The third phase of international skilled migration which is particularly relevant to this article, relates to the period from the 1980s to the present. Until this period, and with the exception of the United States and Canada, where highly educated individuals were fortunate enough to relocate through preferential immigration policies, the two most typical profiles of the highly skilled migrant were either the individual refugee who happened to be a highly prized research scientist, academic, or writer and who had been welcomed from Nazi Germany, the Soviet Union, Czechoslovakia, Yugoslavia, or from Chile and Argentina; or the professional who had studied abroad and later emigrated from a low-income country and was thus emblematic of the brain drain affecting the developing world, for example, the archetypal Indian or Nigerian doctor who worked in the British National Health Service. However, by the mid-1980s, several developed countries started to attract highly skilled labor by means of specific immigration policies which no longer focused on ethnic and cultural criteria as recorded in racialist policies (e.g., in Australia) but instead emphasized skills.

The expansion of a global trading regime in the 1990s, and above all the completion of the European Single Market in 1992, the Uruguay Round in 1994 (as well as the collapse of the Soviet Union shortly beforehand), dealt a blow to the statist preference of linking skilled migration to national labor needs and instead heralded a radically new era based on neoliberal competition and distinctly new trends that set it apart from previous periods in history (Lavenex 2006). Castles and Miller (2003) claim that contemporary patterns of migration are now defined by increasing numbers of people who migrate (acceleration), with both different profiles and effects on sending and receiving states (differentiation) and have also had a stark influence on women’s economic opportunities (feminization). The increased movement of highly skilled persons around the world has led to the creation of distinctly new categories of migrant. International professionals, in particular, have been among the most privileged and have seen their status enhanced, with many more career options at their disposal then they had only twenty years ago.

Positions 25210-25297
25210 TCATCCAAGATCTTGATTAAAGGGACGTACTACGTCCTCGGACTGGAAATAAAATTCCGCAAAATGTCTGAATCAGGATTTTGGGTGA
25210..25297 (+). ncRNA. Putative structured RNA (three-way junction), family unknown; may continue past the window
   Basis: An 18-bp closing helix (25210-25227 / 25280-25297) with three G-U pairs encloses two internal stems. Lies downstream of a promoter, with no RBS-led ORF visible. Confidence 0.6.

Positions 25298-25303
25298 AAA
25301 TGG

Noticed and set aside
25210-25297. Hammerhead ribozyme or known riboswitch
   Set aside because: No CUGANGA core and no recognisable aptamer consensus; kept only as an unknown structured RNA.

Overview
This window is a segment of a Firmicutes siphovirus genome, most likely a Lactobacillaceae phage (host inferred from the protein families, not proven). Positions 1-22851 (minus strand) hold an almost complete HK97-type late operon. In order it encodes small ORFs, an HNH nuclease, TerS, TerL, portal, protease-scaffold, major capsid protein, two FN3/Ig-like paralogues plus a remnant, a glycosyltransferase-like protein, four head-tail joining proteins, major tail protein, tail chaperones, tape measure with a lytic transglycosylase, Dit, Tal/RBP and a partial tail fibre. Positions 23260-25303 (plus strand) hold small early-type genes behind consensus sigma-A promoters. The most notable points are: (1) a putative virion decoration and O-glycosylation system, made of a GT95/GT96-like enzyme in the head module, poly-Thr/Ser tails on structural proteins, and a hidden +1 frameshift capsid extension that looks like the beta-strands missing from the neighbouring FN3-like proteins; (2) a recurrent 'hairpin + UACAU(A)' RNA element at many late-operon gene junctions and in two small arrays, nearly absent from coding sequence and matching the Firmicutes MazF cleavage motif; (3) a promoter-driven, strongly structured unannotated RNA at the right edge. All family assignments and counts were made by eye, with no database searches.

Current Immigration Policies to Attract Skilled Labor

With the emergence of a global neoliberal system, more countries have followed the US lead of setting quotas for skilled migrants (e.g., New Zealand and Germany) but most advanced states have instead relied on a points based system along the lines of the well-established Canadian model. These include: New Zealand (1987), which adopted a mixed approach of quotas and points; Australia (1988); Hong Kong (2006); France (2007); and most recently the United Kingdom (2008). Other countries have introduced de facto points systems, basing entry qualification upon similar criteria but without actually counting up “points.” In October 2007, the European Union also proposed a Blue Card scheme, along the lines of the US Green Card, which combines residence and work permits, with the aim of attracting highly skilled immigrants who have at least three years’ professional experience.

The use of preferential and points-based schemes has generated a degree of controversy in several developed states, not least because these schemes have been accompanied by tiered policies which delimit options for immigration among lesser-skilled groups. For example, in June 2008 the UK government established a five-tier system which disadvantages unskilled migrants. Moreover, the new immigration policies which emphasize the value of highly skilled migration tend to be accompanied by programs and targets on the return and removal of lesser-skilled migrants who cannot convert their status into more permanent residency. The most notable example of the increasingly divergent immigration paths was the 2006 French Immigration and Integration Act which gave the government new powers to restrict family immigration and set targets for the Ministry of the Interior to remove 25,000 “illegal immigrants.” In the United Kingdom, the creation of a new Highly Skilled Migrant Program (HSMP) in 2002 gave rise to additional challenges when it was amended in 2006 and the terms of residence changed retrospectively (House of Lords 2006).

Table 1 Immigration policies and highly skilled migrant schemes in selected OECD states


Immigration Scheme



General Conditions